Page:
Personally, I'm a fan of Tom Corley's Rich Habits site for inspirational information about everyday people reaching extraordinary goals through their daily habits. Some of the classic books that really inspired me were T. Harv Eker's "Secrets of the Millionaire Mind" and Thomas J. Stanley's "The Millionaire Next Door."
Video by Stephen Parkhurst
When I was 23, I wanted to start investing, but I was too afraid to pull the trigger. I didn't know much about money, but I knew that I had heard that the wealthy have investments. An older friend told me, "Don't let fear hold you back. You will learn as you go." He was right. Once I started investing, it motivated me to become more knowledgeable and better educated about money.
I had so many questions when I started. I heard terms that I didn't understand, like price-to-earnings ratio, alpha, and dollar cost averaging. It made my head spin. But reading more mentality-based investing books, like Robert Kiyosaki's "Rich Dad Poor Dad" helped me to clear the fog. Instead of focusing on technical jargon, I tried reading more psychological finance books, which for me, were more relatable and easier to understand. These types of books teach lessons about money using stories and simpler terms.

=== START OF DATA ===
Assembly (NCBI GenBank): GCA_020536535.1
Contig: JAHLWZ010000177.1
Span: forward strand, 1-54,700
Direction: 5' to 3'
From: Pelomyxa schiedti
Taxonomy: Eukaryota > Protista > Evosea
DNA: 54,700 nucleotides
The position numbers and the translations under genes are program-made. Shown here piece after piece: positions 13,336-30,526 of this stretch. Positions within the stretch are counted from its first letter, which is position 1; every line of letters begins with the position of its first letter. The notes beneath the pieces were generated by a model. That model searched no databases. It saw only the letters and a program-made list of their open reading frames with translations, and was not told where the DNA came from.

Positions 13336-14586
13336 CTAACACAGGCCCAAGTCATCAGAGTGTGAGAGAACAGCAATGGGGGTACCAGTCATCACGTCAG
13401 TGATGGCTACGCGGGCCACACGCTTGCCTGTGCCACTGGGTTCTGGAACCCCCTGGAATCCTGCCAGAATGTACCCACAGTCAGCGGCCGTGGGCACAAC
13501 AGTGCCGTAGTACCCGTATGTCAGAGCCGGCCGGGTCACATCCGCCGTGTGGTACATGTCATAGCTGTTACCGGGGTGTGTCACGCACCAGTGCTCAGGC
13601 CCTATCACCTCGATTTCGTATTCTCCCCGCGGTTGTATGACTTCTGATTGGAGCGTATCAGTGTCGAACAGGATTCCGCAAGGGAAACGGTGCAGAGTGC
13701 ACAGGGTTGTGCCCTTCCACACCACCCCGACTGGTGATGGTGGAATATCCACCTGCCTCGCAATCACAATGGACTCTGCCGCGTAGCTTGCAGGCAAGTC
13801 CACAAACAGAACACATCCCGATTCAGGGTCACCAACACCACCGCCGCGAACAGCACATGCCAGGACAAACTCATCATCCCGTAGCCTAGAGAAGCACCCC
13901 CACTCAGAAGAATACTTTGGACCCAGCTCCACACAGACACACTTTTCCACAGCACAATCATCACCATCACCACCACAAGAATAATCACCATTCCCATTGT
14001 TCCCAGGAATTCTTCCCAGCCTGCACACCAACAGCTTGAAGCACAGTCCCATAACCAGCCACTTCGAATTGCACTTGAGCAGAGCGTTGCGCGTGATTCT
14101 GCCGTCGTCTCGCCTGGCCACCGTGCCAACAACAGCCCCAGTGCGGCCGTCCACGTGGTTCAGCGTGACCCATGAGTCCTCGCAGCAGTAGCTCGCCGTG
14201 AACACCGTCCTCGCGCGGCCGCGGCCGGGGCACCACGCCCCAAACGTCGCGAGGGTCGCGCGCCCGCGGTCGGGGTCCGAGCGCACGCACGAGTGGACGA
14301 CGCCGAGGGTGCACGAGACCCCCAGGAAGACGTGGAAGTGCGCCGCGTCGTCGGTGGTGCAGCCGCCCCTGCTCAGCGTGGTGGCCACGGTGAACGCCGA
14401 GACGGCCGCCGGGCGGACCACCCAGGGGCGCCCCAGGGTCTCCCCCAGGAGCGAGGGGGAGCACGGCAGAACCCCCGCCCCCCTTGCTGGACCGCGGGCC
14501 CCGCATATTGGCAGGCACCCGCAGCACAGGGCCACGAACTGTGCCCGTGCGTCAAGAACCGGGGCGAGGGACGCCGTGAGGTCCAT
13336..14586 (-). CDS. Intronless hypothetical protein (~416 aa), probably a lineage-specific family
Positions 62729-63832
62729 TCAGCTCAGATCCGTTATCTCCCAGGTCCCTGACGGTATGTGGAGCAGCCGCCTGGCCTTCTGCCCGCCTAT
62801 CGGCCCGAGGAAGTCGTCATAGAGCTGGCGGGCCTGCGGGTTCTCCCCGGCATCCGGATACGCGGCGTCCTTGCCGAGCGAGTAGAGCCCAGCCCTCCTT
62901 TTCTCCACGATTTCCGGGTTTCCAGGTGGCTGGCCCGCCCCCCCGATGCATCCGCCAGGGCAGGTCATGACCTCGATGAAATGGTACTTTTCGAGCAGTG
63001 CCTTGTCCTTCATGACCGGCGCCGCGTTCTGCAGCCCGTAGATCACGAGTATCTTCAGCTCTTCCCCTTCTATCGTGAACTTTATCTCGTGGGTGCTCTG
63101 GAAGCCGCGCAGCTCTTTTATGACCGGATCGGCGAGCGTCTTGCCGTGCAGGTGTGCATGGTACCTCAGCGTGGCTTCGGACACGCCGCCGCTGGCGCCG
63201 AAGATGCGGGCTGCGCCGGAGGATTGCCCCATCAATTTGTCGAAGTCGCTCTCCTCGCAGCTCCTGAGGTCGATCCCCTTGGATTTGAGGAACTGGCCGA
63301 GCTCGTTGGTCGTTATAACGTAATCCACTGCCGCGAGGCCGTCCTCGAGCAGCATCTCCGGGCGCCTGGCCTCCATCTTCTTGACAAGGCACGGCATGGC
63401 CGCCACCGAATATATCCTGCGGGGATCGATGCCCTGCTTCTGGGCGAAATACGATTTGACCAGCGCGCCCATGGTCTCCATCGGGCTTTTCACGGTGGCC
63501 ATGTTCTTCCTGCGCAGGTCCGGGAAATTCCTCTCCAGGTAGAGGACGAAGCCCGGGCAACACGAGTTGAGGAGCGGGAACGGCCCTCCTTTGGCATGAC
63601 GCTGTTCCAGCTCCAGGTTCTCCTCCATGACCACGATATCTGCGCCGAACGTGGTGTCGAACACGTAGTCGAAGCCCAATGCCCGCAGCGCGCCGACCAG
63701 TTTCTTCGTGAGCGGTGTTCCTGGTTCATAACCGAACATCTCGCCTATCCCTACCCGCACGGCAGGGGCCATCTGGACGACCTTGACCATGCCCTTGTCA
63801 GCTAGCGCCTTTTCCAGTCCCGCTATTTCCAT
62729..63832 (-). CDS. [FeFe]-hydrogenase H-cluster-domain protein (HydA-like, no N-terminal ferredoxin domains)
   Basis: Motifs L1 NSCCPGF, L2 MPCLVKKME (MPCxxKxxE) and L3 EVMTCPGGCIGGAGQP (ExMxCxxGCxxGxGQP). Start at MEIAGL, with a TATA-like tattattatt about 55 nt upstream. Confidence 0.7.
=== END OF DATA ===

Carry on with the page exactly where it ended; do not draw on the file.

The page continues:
I believe the most important thing you can do is work to build your financial future. Just start with $10 a week as your initial goal. Once it becomes a habit, you will become motivated to find even more money to save and invest.
In 10 years, with no large inheritance money or lottery winnings, The FIRE Couple have built a safe, multimillion-dollar, well-diversified portfolio of assets from scratch. Over the course of three years, they've grown a successful real estate investment business and became millionaires by the time they were 33. Today, Rosie and her husband have a combined income of over six figures, much of it coming from passive income.